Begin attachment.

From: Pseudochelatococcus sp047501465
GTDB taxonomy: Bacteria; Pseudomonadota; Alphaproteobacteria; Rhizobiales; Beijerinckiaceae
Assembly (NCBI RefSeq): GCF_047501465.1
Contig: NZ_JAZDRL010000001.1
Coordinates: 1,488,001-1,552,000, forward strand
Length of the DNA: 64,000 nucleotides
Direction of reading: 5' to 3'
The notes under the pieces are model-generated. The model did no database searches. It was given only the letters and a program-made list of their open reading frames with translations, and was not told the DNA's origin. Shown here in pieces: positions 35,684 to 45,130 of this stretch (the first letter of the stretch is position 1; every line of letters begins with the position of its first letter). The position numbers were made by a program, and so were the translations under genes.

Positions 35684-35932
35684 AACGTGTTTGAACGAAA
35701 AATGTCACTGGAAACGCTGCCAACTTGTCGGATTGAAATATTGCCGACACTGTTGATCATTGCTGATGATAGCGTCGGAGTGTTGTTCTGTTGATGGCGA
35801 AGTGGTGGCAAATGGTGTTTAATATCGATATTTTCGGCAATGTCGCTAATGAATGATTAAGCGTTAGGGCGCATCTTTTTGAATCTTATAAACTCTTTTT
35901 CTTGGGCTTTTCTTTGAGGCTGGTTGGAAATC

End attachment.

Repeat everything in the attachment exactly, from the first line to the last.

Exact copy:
From: Pseudochelatococcus sp047501465
GTDB taxonomy: Bacteria; Pseudomonadota; Alphaproteobacteria; Rhizobiales; Beijerinckiaceae
Assembly (NCBI RefSeq): GCF_047501465.1
Contig: NZ_JAZDRL010000001.1
Coordinates: 1,488,001-1,552,000, forward strand
Length of the DNA: 64,000 nucleotides
Direction of reading: 5' to 3'
The notes under the pieces are model-generated. The model did no database searches. It was given only the letters and a program-made list of their open reading frames with translations, and was not told the DNA's origin. Shown here in pieces: positions 35,684 to 45,130 of this stretch (the first letter of the stretch is position 1; every line of letters begins with the position of its first letter). The position numbers were made by a program, and so were the translations under genes.

Positions 35684-35932
35684 AACGTGTTTGAACGAAA
35701 AATGTCACTGGAAACGCTGCCAACTTGTCGGATTGAAATATTGCCGACACTGTTGATCATTGCTGATGATAGCGTCGGAGTGTTGTTCTGTTGATGGCGA
35801 AGTGGTGGCAAATGGTGTTTAATATCGATATTTTCGGCAATGTCGCTAATGAATGATTAAGCGTTAGGGCGCATCTTTTTGAATCTTATAAACTCTTTTT
35901 CTTGGGCTTTTCTTTGAGGCTGGTTGGAAATC